3. Everything would work for her.


Album cover.

Album cover. Source: http://en.wikipedia.org/wiki/Find_Me_(Christina_Grimmie_EP)


Grimmie released an indie album entitled Find Me in 2011 which debuted at number 35 on the Billboard 200 chart nationally. It ranked significantly higher on the Independent Album list, as it had less competition. She has made music videos, created a following, opened for fellow teen star Selena Gomez on tour, has a second album that debuted last summer, and already has an image that is completely marketable – punky, zesty, girly and powerful. Finding a “persona” has been consistently difficult for now-independent contestants on “The Voice,” but Grimmie already possesses the look she would need to sell albums and does not have to change to suit the needs of a label. Literally all “The Voice” is is a few weeks of voting by her loyal fans, a chance to perform on television and gain even more exposure, and a guaranteed record deal at the end of it all. If she wants the record deal and is already “perfect” in regards to commercial management, winning would be well-suited for her.

4. This note. Or you could just watch the full performance from Monday night below.


Although I am an avid “The Voice” fan, since the Blake Shelton “three-peat” I have not been keeping my eyes on the show. Even still, I know who is going to win. Now it’s your turn to answer: is Grimmie destined to win “The Voice?” Comment below with your thoughts.

Watch “The Voice” on NBC Monday and Tuesday nights! 

Learning to love being ‘quirk-tastic’

If you commented on my thick eyebrows a few years ago, I would probably have clammed up right in front of you. I would react the same way if you mentioned my size 10 feet, my super-pale-vampire skin, and that one zit on my nose that won’t go away. Truthfully, the list of “flaws” goes on a lot longer… but I only remember this list because I absolutely love most of these qualities now.


Just do it - you're going to have to eventually!

Just do it – you’re going to have to eventually! Source: https://www.flickr.com/photos/wwwchorboogiecom/13973577183/


Accepting quirks I once had problems with did not happen overnight. I plucked my eyebrows, stared at the omnipresent zit, and even bought self-tanner (which only made me look like my mom’s carrot juice bottle). In fact, I did not really have any breakthroughs until my mom put a quilt over my mirror, banning me from looking at it except to make sure my hair was brushed in the morning. I was thirteen at the time.

Surprisingly, this act was all my transformation needed to get rolling. I didn’t have to belt out one more lyric of “Let It Go” or “Skyscraper,” nor did I have to read a self-help book for teenagers. Instead, I started seeing myself through my own eyes, not through a mirror.

Later I learned that my feet resembled not only my father’s, but my grandfather’s, a WWII veteran. Now I take a lot of pride in their shape, and yes, even their size. My pale skin is near iridescent at the beach, but after I heard about the skin cancer outbreaks among my family and teachers, I felt great about using sunscreen obsessively. And my eyebrows? I don’t even notice their bushiness anymore. Frankly, I don’t even care.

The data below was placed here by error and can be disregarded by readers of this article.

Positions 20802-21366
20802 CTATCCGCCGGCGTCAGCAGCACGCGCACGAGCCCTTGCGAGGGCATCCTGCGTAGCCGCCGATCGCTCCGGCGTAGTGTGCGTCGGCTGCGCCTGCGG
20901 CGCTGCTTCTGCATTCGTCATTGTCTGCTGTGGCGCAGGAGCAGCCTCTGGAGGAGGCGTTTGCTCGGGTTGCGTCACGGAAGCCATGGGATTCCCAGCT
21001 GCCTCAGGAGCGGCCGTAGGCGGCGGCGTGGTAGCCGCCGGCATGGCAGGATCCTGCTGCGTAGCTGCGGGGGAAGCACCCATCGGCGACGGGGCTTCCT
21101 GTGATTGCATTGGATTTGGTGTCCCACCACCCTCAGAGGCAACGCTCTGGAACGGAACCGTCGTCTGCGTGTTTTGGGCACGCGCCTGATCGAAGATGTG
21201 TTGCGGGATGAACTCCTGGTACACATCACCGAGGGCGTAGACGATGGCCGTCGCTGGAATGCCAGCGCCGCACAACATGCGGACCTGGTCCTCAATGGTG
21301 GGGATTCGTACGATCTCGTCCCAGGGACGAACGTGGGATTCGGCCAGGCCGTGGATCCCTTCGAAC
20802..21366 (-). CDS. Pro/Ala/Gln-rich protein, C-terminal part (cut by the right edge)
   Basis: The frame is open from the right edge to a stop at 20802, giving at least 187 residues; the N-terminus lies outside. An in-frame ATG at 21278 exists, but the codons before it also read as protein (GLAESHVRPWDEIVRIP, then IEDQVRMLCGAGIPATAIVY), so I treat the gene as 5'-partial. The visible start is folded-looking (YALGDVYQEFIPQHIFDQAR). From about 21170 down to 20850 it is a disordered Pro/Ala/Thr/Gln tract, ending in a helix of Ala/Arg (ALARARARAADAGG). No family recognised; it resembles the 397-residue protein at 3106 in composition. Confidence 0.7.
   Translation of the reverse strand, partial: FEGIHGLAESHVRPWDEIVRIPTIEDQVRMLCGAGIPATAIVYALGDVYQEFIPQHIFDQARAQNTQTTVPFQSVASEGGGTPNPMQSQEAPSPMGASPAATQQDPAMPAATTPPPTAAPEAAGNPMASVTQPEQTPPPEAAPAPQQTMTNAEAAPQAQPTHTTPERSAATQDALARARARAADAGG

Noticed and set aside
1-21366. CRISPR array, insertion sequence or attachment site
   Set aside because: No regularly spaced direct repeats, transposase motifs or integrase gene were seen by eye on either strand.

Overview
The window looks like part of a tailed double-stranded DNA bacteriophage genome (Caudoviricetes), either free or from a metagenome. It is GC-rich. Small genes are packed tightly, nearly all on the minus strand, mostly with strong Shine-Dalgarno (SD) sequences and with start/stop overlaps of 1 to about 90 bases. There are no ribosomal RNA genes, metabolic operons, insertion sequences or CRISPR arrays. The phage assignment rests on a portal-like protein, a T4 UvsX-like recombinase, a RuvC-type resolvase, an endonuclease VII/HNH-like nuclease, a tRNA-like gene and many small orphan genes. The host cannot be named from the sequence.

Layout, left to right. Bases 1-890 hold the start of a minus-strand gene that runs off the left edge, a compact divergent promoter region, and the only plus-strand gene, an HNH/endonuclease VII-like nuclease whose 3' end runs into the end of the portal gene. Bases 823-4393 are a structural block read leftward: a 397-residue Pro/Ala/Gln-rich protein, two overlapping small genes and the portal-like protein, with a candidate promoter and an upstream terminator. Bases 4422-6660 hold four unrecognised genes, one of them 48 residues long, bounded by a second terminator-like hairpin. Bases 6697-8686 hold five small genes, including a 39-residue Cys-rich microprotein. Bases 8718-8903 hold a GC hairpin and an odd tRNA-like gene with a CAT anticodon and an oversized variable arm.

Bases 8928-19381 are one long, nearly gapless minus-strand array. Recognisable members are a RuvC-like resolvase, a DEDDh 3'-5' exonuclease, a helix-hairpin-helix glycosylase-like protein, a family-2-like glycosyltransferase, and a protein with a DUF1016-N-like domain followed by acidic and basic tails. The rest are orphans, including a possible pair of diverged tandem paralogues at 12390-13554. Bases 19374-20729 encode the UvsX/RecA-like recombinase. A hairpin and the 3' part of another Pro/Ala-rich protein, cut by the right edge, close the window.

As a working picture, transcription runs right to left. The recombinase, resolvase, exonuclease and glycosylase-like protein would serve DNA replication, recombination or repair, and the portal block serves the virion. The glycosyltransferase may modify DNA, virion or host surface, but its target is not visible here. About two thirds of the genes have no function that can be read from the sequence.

The most notable landmark on my journey to self acceptance is realizing how many people have issues with themselves. The very people I might have envied a few years ago for their slim figures or non-frizzy hair are the ones who wish they were curvier or had curly hair. We all want what we can’t have, which is why desiring a quality that makes someone else who they are is pretty illogical.

My advice would be to hold onto your flaws. Cherish them. Love them up. Don’t even call them flaws – call them differentiation devices or special quirks. You can even cover up your mirror and start seeing yourself for who you are, not what you look like. Finally, if you do change yourself by plucking your eyebrows or trying to tan, realize that you are not at your final destination on the road to loving yourself. Eventually you will return to your roots, just as I did, and you might even grow fond of the traits you currently detest.

Memoirs of a quiet kid

“Come out of your shell, Samantha.” – Every teacher I have ever had

But I don’t wanna! I would respond indignantly in my head. First, I do not have a literal shell. Second, no humans do. Third, if we did have shells, why would we want to leave a protective and warm casing that is so perfectly designed for us?

As a blooming young introvert plenty of elements in my life were different from those of other kids. I preferred to read books than talk and have my one TRUE friend instead of several acquaintances. I would get really attached to a single concept, whether it was a person or a culture or the TV series Kim Possible. In school and extracurricular activities I often fit in with a group of extroverts as the trustworthy “secret-keeper;” but I would be dumped aside shortly after the entire burden was spilt. Herein you see the drawbacks of liking silence – it leads to a recycled bond of friendship, tried and false.



Source: http://www.aboutourkids.org/articles/helping_shy_kids_get_most_out_their_school_experience